Most of the Scottish Chamber Orchestra’s programme at last night’s performance featured twentieth century composers. It was conducted by the Estonian guest conductor Olari Elts who wholeheartedly engaged in this diverse programme which displayed the musical talents of numerous players.
The evening began with Cantus Arcticus (songs of the Arctic), an enchanting concerto written by the Finnish composer Einojuhani Rautavaara who died last year. In three movements – The Bog, Melancholy Swans Migrating – the composition incorporates a variety of birdsong recorded near the Arctic circle and on the bogs in Northern Finland. An enchanting work, the concerto begins with a flute duo simulating warbling birds. Gradually other instruments are introduced and mirror the recorded birdsong. The orchestral interpretation was particularly effective in Swans Migrating when at the end of the movement one could readily imagine the sound of a flock of these majestic birds fading into the distance.
The Viola concerto by the Latvian composer Peteris Vasks was next on the programme. The Ukrainian-British violist Maxim Rysanov was the soloist in this bold concerto which only features the string section. The first movement is heartrending with its simple melody exaggerated by Rysanov’s exquisite tones on his viola. The mood alters dramatically in the second movement and one could hear the influence of vigorous Cossack rhythms. In the finale, the music reverts to simple melodies and again Rysanov’s exceptional talent excels when he elicits the most beautiful, tranquil tones as the concerto concludes on almost a whisper.
The bird theme was continued with the Italian composer Respighi’s suite Gli Uccelli (The Birds). In five movements, the music interprets the sound of a variety of birds. We have the fluttering wings of a dove (in the second movements); the scratching feet of a hen (third movement); the song of a nightingale (fourth) and that of a cuckoo (fifth). A vast array of instruments are used to represent these sounds - flutes; oboe; bassoon; brass – all of which gave many of the musicians an opportunity to display their talents to create a joyous sound.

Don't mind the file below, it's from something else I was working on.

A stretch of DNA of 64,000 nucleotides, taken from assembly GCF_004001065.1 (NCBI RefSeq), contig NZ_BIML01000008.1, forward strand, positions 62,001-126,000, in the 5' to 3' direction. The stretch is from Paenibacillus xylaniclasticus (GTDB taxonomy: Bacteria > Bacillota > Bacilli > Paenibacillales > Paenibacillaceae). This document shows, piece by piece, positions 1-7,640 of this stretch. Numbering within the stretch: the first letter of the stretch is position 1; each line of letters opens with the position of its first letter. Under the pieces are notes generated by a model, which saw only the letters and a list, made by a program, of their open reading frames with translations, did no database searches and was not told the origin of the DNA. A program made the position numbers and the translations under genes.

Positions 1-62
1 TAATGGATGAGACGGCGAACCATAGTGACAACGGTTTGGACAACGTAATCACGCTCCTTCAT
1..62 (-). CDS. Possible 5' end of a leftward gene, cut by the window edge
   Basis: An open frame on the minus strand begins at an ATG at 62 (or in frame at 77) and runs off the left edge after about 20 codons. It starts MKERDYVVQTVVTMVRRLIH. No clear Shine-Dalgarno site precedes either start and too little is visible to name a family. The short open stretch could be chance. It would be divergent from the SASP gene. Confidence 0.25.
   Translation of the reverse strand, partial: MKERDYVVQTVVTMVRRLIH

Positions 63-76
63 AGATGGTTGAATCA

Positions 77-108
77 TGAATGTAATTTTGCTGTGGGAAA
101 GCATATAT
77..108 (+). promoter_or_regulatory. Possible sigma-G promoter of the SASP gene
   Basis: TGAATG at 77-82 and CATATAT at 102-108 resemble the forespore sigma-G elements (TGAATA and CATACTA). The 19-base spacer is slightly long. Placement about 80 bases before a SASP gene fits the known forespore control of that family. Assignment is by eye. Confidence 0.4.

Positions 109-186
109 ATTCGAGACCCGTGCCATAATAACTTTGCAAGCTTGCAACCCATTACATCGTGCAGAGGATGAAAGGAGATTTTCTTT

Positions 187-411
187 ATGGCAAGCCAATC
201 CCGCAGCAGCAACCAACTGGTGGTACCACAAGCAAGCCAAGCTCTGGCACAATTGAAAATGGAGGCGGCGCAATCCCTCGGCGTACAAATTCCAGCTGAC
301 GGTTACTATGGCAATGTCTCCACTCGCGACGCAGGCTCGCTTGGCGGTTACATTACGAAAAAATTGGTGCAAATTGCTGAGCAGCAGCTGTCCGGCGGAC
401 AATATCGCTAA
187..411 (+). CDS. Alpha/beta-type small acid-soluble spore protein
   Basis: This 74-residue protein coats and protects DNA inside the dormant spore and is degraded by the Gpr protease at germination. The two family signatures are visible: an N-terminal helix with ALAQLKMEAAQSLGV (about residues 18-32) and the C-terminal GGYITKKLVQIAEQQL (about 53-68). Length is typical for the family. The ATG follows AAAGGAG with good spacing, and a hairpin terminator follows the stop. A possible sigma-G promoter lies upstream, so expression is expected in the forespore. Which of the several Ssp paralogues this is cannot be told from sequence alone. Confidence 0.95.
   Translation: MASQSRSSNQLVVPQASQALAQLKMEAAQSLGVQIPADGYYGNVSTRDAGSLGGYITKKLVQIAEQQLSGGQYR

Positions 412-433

The programme concluded with Copland’s popular Appalachian Spring. Elizabeth Sprague Coolidge, a philanthropist, and Martha Graham, one of the most influential contemporary dancers of the twentieth century, commissioned the American composer, Aaran Copland to write music for a ballet which incorporated an ‘American theme’. Copland used as his inspiration the title of Edward Deming Andrews book ‘The Gift to be Simple - Songs, Dances and Rituals of the American Shakers.’ It was Martha Graham who suggested the name for the piece - Appalachian Spring – which came from a phrase in Hart Crane’s poem ‘The Dance.’ Premiered in 1944 with Graham as the lead dancer, Copland originally scored it as a chamber piece for thirteen instruments but a year later he was commissioned by the conductor Robrinski to rearrange it for a symphonic orchestra.
Appalachian Spring records in musical terms the struggle, strife and joy of those in the American Christian ‘Shaker’ movement of the mid nineteenth century who created a new life in the alien country. In eight, short, movements we are taken on a challenging musical journey. The tempi alters dramatically which is challenging not only for the musicians, but also for the conductor, Elts, who poured his heart and soul into this complex score.
2 November Glasgow City Hall. Tickets: £16-£30